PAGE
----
All three of these stories have a deeply satirical flavour, with dry, mostly successful humour and pointed observations on the various absurdities and hypocrisies we live by.
“The Laying on of Hands” describes a memorial service for a masseur to the rich and famous, at which everyone (including the priest) is secretly worrying about whether the man died of AIDS. It’s told in omniscient third-person narrative, mostly focusing on the priest’s thoughts and perspectives but also dipping into the mind of a straight-laced canon sitting at the back and occasionally those of other people in the congregation. It deals nicely with the emptiness of church services at which most of the congregation don’t believe in God, and also takes a few swipes at the cult of celebrity, but the main theme is how the characters deal with death – not that of the man who actually died, but the possibility of their own.
The premise of “The Clothes They Stood Up In” is bizarre but very interesting. A staid, late middle-age couple, the Ransomes, go out to a Mozart concert one evening and return home to find that the whole contents of their flat have been removed. Not just the valuables, but every piece of furniture, the fitted carpets, the curtains, the lights, the kitchen appliances – everything. While Mr Ransome seems unaffected through the whole story, Mrs Ransome finds that the loss of all their belongings makes her go out into the world more rather than being imprisoned by her possessions.
“Father! Father! Burning Bright” is a prose version of a BBC TV film from 1982. Bennett says he wrote the story to understand more about the main character, Midgley, who he played in the film. The opening line is fantastic, one of the best I’ve read: “On the many occasions Midgley had killed his father, death had always come easily.” The story goes on to tell the reality of Midgley’s father’s death. Midgley goes to the hospital and waits doggedly for his father to die, determined not to fail him as he has always failed him before. Spoiler alert – look away now if you don’t want to see the ending! The ending is a little predictable for me, and the manner of it a little contrived – he is having sex with one of the nurses and misses his father’s death, incurring one last triumphant smile from his father: he failed again. There’s nothing remotely attractive or appealing about Midgley’s character and the random sex with the nurse just doesn’t feel plausible. But I did like the story overall, particularly the feeling of frustration and injustice. MIdgley is a character you should really despise, but because the world despises him and treats him so badly, you end up feeling sorry for him and being on his side. The hospital staff are wonderfully disapproving, self-righteous, callous and officious, and the whole experience of being Midgley for a while is so depressing that you can understand how he ended up so weak and self-pitying.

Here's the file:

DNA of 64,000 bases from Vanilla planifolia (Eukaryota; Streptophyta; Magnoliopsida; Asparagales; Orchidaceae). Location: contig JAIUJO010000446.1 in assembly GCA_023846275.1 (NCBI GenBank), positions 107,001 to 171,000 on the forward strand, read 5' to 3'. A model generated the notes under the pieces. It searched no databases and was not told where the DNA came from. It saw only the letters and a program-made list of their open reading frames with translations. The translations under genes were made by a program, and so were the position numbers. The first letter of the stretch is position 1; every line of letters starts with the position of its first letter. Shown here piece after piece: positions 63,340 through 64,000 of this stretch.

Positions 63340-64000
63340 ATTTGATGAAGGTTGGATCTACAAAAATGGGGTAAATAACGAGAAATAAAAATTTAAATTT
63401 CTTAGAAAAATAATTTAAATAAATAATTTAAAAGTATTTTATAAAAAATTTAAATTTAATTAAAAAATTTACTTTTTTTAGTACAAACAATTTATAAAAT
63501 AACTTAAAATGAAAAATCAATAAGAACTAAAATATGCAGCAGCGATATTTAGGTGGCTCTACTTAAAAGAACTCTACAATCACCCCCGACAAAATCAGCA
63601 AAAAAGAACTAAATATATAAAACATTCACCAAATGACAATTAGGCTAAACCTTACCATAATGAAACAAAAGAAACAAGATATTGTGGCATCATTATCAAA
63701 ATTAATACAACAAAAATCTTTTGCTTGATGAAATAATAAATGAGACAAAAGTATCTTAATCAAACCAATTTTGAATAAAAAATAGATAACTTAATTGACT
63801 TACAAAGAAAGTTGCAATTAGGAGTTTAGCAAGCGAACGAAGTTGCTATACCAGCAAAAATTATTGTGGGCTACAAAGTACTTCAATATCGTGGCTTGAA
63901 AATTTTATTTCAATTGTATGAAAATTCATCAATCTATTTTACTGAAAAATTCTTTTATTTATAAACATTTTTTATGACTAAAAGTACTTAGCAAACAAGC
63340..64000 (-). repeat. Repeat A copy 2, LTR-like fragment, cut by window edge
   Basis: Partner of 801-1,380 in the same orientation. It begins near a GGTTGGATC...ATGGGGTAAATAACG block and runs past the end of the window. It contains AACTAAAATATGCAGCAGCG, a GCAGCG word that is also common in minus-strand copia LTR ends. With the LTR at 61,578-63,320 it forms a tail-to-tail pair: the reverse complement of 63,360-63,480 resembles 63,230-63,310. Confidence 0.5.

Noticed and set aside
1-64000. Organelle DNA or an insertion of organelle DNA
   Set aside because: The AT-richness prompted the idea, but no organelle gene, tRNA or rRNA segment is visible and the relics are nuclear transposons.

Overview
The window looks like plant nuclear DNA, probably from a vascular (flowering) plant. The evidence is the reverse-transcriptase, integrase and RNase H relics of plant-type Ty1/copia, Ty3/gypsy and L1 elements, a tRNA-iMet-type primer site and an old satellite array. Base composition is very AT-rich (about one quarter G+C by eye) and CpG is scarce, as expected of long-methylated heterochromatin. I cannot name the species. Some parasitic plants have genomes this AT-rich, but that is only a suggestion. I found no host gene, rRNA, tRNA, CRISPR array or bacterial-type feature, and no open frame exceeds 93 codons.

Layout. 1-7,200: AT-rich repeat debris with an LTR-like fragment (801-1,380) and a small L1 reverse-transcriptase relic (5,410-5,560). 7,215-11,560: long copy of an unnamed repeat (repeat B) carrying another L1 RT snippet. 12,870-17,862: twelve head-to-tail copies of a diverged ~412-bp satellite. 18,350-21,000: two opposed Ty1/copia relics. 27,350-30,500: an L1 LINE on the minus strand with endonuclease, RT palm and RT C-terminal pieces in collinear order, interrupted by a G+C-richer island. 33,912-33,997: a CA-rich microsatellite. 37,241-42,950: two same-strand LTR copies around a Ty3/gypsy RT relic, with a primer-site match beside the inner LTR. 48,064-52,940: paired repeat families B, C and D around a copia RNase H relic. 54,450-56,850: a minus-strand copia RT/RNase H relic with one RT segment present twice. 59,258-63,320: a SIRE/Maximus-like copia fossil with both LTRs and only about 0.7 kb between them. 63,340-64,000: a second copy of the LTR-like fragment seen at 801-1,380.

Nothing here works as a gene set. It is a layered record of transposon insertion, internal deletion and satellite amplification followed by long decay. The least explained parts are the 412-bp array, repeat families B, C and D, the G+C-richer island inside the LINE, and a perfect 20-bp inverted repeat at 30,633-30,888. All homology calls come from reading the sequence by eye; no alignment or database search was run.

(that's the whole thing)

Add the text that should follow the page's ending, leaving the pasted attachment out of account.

One thing I did notice in all three stories is that Bennett’s style works wonderfully when the humour works, but there were a few moments where the jokes didn’t work and the style irritated. In the first two stories, also, there were a lot of fussy comments about young people and their bad grammar and American talk-show style of speech and thought, sometimes with the same examples – complaining about the misuse of “hopefully” for example. They were mouthed through the characters, but felt more like Alan Bennett’s pet peeves. Apart from those minor points, though, I enjoyed these and want to read more by him. I really liked “The Uncommon Reader” too – I read it in the London Review of Books, not sure if it’s the same as the full book-length version as it didn’t seem that long.